It seems impossible, but apparently not. Researchers at the State Key Laboratory of Agrobiotechnology of the China Agricultural University introduced human genetic coding into the DNA of Holstein dairy cow embryos. Those were then implanted into cow "surrogate mothers," to so speak, who carried them to term.
The results were something that could be a great boon to those who have to provide breast milk to their children. There are some children who simply must drink breast milk to survive. However, there are also those mothers who cannot provide such breast milk.
Li Ning is a professor and the project's director, as well as its lead researcher. He said, "The genetically modified cow milk is 80 percent the same as human breast milk. Our modified cow milk contains several major properties of human milk, in particular proteins and antibodies which we believe are good for our health and able to improve our immune system."
The key, it seems, is that with the genetic change, the animals now produce milk with large quantities of lysozyme. This is a protein that is normally not abundant in cow milk, but is in human milk. Lysozyme makes the milk healthier than standard cows' milk, but also adds the taste of human breast milk, which tastes stronger and sweeter than that of a cow. Although this milk could be a boon to those with infants requiring mother's milk, it could also be something that adults use to be healthier.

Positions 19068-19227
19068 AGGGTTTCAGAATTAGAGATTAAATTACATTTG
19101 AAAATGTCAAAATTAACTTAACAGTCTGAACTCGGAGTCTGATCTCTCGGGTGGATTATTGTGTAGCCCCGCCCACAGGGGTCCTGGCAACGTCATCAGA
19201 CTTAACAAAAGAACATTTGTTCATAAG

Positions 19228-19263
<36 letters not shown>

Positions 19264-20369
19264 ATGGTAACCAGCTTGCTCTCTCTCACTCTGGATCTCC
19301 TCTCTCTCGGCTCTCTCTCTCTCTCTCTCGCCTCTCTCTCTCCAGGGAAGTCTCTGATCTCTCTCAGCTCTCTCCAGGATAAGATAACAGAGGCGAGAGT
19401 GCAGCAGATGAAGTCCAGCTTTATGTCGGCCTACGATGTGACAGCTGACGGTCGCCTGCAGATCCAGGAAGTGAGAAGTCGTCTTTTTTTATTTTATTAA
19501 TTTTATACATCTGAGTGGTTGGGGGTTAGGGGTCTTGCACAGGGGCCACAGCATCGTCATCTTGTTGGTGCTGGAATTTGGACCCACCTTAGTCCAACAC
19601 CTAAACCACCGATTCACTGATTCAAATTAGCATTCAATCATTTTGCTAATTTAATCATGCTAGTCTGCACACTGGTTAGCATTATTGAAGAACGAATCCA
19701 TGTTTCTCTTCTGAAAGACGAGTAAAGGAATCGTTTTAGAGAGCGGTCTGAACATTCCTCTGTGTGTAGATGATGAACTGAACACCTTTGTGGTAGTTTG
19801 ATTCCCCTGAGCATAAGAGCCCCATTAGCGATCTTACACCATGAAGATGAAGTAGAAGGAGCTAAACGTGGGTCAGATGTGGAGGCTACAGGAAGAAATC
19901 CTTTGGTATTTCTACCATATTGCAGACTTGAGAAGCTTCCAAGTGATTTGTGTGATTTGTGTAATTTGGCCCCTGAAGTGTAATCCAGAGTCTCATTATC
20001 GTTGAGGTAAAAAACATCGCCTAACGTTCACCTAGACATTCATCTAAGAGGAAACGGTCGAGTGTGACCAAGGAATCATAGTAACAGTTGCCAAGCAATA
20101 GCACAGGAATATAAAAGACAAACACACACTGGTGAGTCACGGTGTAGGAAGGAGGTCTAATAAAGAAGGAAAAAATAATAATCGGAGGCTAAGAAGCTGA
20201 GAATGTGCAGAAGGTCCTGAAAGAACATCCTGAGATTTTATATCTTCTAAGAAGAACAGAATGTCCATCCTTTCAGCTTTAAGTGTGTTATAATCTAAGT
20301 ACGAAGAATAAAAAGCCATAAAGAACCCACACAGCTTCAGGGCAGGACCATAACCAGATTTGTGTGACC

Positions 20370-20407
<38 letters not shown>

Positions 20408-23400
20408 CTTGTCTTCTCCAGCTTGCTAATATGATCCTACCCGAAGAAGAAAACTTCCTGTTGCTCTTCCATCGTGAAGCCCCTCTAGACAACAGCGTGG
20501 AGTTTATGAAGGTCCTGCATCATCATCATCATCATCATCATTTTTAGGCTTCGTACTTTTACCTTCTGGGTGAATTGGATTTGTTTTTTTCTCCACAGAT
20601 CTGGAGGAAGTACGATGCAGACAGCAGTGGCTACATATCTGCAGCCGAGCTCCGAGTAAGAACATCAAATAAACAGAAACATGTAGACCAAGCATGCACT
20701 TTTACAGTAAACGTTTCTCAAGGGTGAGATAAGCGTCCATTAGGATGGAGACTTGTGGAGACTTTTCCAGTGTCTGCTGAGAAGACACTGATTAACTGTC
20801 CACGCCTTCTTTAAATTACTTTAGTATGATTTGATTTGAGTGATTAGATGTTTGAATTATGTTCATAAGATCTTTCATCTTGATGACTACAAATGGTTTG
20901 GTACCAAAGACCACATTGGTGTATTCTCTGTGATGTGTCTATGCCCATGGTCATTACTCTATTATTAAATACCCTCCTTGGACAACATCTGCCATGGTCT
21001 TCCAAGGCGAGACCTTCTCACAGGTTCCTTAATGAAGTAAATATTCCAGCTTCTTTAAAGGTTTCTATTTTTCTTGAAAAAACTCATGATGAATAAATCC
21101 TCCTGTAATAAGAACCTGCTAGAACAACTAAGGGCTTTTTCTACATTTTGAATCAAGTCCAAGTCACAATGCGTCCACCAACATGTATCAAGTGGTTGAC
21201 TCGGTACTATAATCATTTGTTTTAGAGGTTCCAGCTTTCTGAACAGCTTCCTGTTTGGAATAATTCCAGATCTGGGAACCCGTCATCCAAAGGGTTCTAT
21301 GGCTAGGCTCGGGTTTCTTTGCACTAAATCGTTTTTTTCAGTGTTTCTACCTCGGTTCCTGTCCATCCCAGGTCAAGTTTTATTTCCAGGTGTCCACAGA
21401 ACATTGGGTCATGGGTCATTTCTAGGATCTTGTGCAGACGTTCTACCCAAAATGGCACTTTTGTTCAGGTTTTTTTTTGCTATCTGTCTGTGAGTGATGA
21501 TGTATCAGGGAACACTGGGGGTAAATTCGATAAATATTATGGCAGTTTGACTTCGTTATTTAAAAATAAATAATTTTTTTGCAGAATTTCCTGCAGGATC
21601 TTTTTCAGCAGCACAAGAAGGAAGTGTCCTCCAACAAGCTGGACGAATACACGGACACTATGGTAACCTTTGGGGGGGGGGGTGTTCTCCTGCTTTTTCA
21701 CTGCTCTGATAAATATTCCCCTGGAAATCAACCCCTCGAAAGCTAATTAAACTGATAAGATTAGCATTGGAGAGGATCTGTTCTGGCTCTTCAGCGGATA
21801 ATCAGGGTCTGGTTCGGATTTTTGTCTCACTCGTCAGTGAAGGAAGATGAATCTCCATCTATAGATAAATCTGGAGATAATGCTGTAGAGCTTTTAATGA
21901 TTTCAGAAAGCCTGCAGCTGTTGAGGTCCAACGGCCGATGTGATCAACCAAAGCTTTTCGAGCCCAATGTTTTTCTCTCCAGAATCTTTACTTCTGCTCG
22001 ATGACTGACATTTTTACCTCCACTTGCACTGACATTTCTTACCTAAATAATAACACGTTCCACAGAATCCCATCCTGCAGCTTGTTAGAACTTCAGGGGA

The question now is, how safe is it? It's not simply a question of the milk coming from China, although that will be a question, of course. In 2008, a milk scandal hit China, but at least did not reach American shores. In it, melamine was detected in both powdered and liquid milk. Melamine makes a substance appear to have more protein. This is the same contamination seen earlier (2007) in dog food from China, and for the same reason: melamine contamination, to make it appear the dog food had more protein.
[The contaminated dog food reached U.S. shores, unlike the milk.]
Melamine is poisonous to humans, and affected dogs in the same way in the earlier dog food scandal. By November 2008, China reported an estimated 300,000 victims, with six infants dying from kidney stones and other kidney damage, and a further 860 babies hospitalized.
In this case, however, the fear is about genetically modified, or transgenic milk. Initial testing suggests the milk is indeed safe. However more extensive testing must be done before you see transgenic human cow milk on store shelves in the United States.
Image Source: Wikimedia Commons